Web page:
John Banville (2005): The Sea. London: Picador.
A masterpiece. This was the first word that occured to me after reading John Banville’s award-winning novel, The Sea. It is similar to a glass of wine the real bouquet of which only reveals itself at second draught… or to a girl whose beauty only strikes roots in your mind at second sight. A girl whose tiny gestures you may walk past at first, but there is still something that makes you return to her time and again. Something that makes you unable to take your eyes off her face no matter how hard you try and that makes you turn her pages so as to discover the deeper levels of her intellectual depth and beauty.
I came across the Hungarian edition of Banville’s novel the other day when I was hanging about in a local bookshop on the corner to find something to read for the weekend. Standing in front of the shelf for world literature a small book caught my eyes. The sea – it was its title. It may sound funny but all of this was going on after a coffee with my best friend when we had had a light chat about escaping from our everyday lives to somewhere where the totality of life can be discovered again. Our idea naturally occurred was spending some years sailing on the sea. So it is no wonder that a book under such a title was so appealing to me on that day.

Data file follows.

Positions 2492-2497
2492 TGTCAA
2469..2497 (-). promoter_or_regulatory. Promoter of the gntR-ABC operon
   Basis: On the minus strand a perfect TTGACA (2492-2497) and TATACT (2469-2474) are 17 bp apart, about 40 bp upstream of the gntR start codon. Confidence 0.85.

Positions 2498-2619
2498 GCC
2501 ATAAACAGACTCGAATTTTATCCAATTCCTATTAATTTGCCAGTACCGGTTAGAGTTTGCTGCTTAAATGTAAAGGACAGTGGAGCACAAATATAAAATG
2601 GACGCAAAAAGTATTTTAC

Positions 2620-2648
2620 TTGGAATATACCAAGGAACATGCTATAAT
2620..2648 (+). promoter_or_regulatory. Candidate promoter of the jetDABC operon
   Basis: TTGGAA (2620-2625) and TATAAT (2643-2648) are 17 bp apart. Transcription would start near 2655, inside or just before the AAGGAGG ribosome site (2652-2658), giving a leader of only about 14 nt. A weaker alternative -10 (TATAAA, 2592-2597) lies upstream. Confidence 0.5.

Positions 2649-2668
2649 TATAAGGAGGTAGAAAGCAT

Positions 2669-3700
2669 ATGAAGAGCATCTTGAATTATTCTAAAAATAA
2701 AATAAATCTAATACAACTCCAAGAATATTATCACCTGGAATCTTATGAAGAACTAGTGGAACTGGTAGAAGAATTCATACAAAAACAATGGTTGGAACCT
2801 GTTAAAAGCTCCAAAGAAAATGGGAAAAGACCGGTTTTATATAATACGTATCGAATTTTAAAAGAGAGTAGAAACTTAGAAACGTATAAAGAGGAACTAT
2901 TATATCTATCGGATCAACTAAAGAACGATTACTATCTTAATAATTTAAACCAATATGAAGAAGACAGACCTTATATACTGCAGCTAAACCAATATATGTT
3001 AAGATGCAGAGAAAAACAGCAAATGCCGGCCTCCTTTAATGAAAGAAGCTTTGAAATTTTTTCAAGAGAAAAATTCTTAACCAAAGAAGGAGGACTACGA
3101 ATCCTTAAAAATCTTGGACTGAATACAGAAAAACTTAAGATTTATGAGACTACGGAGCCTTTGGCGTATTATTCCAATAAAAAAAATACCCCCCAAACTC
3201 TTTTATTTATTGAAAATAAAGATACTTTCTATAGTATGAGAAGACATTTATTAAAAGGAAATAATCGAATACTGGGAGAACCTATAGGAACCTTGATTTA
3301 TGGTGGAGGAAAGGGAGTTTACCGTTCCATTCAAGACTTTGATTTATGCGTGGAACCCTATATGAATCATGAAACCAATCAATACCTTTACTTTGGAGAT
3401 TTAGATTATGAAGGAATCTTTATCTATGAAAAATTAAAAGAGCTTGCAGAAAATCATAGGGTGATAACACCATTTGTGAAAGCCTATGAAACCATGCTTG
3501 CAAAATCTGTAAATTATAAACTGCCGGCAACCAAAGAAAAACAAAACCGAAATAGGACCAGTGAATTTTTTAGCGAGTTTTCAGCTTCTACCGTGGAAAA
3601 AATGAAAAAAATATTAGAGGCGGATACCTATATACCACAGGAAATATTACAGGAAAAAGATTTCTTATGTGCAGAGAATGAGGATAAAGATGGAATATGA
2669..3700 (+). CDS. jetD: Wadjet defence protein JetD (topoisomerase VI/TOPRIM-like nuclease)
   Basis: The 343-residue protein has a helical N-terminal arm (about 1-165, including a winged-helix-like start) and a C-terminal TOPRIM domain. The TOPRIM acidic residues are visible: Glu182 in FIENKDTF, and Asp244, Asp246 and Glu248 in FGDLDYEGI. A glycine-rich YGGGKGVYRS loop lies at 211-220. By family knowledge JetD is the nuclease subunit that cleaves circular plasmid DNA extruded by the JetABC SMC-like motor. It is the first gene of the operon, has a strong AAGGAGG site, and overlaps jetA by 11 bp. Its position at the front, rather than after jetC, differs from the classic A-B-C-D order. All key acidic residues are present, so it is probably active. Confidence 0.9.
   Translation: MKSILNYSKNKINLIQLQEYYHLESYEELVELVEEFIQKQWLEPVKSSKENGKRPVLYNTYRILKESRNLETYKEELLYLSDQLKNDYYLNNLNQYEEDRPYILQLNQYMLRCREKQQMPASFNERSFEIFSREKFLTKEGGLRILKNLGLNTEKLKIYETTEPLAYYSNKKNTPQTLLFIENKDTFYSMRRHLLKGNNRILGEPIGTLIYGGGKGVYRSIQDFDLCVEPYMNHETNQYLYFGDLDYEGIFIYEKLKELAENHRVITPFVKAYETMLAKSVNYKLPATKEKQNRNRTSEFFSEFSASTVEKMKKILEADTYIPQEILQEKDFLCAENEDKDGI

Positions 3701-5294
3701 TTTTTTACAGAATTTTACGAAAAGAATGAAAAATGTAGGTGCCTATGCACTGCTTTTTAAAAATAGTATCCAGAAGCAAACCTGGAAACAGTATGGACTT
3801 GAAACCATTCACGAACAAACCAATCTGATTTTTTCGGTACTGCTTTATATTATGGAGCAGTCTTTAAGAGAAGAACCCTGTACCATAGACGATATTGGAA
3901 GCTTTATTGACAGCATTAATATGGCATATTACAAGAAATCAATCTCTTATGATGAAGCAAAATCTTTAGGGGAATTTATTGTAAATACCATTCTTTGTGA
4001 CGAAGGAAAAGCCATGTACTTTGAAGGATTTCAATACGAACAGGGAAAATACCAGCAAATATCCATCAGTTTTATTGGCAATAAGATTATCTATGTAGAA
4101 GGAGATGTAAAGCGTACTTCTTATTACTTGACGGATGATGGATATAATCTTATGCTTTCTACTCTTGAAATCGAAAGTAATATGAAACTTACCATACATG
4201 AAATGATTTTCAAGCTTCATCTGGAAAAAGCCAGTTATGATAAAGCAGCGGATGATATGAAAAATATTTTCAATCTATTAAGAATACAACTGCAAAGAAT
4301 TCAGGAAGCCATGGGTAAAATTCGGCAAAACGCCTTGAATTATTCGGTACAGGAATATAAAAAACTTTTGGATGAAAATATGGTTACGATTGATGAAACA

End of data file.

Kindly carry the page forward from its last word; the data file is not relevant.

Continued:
Banville seems to feel attracted by visual arts, especially painting, and it is somehow evident that he has learnt to write from the great impressionists. His novel is like a huge canvas on which the scenes of his story painted in vivid colours show up one by one. It is typical that I caught myself in the very act of re-reading and re-reading his paragraphs again and again. His sentences require careful reading, similarly to a situation when we want to memorize all the flavours of a delicious meal. I really felt tempted to remember his words so much that I narrowly missed learning the whole text by heart. The text itself is organized into major units that can be evaluated individually like the individual works of a painter. These units could easily be taken out of the totality of the text and could be read as individual short stories. This is the strength of this novel. The power of Banville lies in this ability of his: he can lay out a scene through dropping some closely knit sentences, while avoiding any unnecessary details. The story itself is about a man who tries to rake over the ashes of the past, but, to be honest, it is completely indifferent as to the merits of the novel. Banville can write masterpieces on whatever as a topic, I am sure. He can consistently avoid luxuriating in the abundance of adjectives or spending too much time describing minor details. Banville is the writer of the big pictures. He has become an impressionist of modern novels by giving full descriptions through only a few strokes of his brush, so it is his readers who must finish off his paintings. The touches he adds to a picture are far from being concrete, but they are still evident. This is the reason why we must re-read his sentences time and again. We need to dig deeper in his broad strokes of the brush to find the minor details all of which are hidden under the surface of vivid colours. It is weeks since I finished reading this book, but I cannot get that out of my mind even today…